# Minds On

## Exploring math strategies

If possible, work with a partner to solve Zinny’s problem. You can represent your thinking using a method of your choice. You can also use any mental math strategies that you know.

### Zinny's problem

Zinny has created a table to show the number of shells they collected in 3 days.

Day | Shells collected |
---|---|

1 | 124 |

2 | ? |

3 | 254 |

By the end of the third day, Zinny collected a total of 534 shells. How many shells did Zinny collect on the second day? Be sure to show your thinking. Feel free to also explore any mental math strategies that you know.

Student Success

### Think-Pair-Share

If possible, share the strategies you used. Try to answer the following questions:

- What strategies do you see?
- Did any group use the same strategies as you did?
- Did any group use a strategy you did not think to use?
- Would you solve this problem differently if you had to solve it again?
- If so, why?

Work on the next question. Use at least two different strategies to solve:

Suresh has 315 trading cards. Their brother gives Suresh 278 more. Suresh decides to give away 140 cards to their friends.

How many cards does Suresh have left?

You can represent your thinking using a method of your choice. You can also use any mental math strategies that you know.

Note to teachers: See your teacher guide for collaboration tools, ideas and suggestions.

# Action

## Count on

Strategies to do mental math calculations depend on the number facts. Let’s explore some different types of mental math strategies.

When there is one larger number and a second small number like 1, 2, 3, 4 or 5, counting on is one strategy to use.

The count on strategy can be used for **addition** (count on forward) or **subtraction** (count on backward).

There are many ways to count on.

Choose a few different count on strategies to use to solve the following questions:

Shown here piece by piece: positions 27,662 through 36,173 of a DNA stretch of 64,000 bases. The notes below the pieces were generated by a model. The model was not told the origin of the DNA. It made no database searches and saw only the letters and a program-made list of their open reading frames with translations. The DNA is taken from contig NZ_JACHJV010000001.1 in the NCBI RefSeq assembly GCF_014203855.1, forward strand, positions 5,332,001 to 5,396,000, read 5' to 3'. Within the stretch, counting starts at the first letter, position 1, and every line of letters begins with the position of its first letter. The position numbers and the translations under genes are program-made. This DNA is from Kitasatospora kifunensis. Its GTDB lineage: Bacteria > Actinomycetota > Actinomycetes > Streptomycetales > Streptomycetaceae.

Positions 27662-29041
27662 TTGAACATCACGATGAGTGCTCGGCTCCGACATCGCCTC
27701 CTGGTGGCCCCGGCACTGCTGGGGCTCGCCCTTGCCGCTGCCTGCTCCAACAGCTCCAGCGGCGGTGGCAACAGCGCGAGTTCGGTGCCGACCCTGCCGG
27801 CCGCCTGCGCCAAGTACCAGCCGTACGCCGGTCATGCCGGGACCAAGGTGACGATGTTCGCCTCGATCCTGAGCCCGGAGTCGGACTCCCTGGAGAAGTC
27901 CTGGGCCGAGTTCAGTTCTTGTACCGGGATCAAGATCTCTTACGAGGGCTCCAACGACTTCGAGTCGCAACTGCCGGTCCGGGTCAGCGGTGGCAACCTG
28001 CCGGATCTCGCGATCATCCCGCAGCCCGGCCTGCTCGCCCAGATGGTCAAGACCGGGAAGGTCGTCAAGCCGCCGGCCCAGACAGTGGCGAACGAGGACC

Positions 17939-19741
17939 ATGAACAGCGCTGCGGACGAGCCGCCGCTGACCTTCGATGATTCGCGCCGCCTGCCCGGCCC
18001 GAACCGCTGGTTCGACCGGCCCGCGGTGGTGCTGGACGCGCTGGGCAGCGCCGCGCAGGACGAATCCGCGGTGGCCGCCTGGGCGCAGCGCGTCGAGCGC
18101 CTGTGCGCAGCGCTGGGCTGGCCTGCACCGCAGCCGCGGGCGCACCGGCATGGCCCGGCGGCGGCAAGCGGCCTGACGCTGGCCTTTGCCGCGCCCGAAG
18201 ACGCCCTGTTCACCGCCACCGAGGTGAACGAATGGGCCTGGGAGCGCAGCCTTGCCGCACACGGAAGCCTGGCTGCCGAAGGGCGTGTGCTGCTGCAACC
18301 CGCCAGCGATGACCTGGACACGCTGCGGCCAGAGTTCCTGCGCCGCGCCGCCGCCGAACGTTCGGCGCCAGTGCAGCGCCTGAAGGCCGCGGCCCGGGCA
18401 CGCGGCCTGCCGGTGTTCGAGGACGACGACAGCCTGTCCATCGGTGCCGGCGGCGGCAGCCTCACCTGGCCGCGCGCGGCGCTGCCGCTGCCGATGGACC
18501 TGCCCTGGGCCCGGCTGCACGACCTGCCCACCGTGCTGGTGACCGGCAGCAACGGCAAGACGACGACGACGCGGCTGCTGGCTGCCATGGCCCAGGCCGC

187 + 2

196 − 4

110 + 5

### Doubling

When you know the sum of a number added to itself, or **doubled**, you can use that to solve +1 or −1.

Let’s explore a number line together to better understand this doubling example! Use the number line to explore the doubles fact, doubles +1, and doubles −1 from the previous example. Then, you can try using it to explore doubling yourself.

## Number lines

Number lines can be used in many ways. We can use number lines to compare, order and estimate numbers, to skip count and to add and subtract.

Student Success

### Think-Pair-Share

Not all number lines start at zero. Using open number lines show different ways to complete the problems. How many different ways can you show your solutions using the open number line? Solve the question below. You can use a method of your choice to record your solution.

Starla started with 5 scrapbook stickers. They collected more stickers in 3 equal groups. They ended up with about 25 to 30 stickers.

How many stickers could have been in each group Starla collected? Explain how you know.

Use a number line to act it out.

Solve the following problems using a number line.

Then, choose one addition sentence and one subtraction sentence to complete the following:

- using math language, explain how to use a number line to model solving problems
- using math language, explain how using a number line helps to calculate math mentally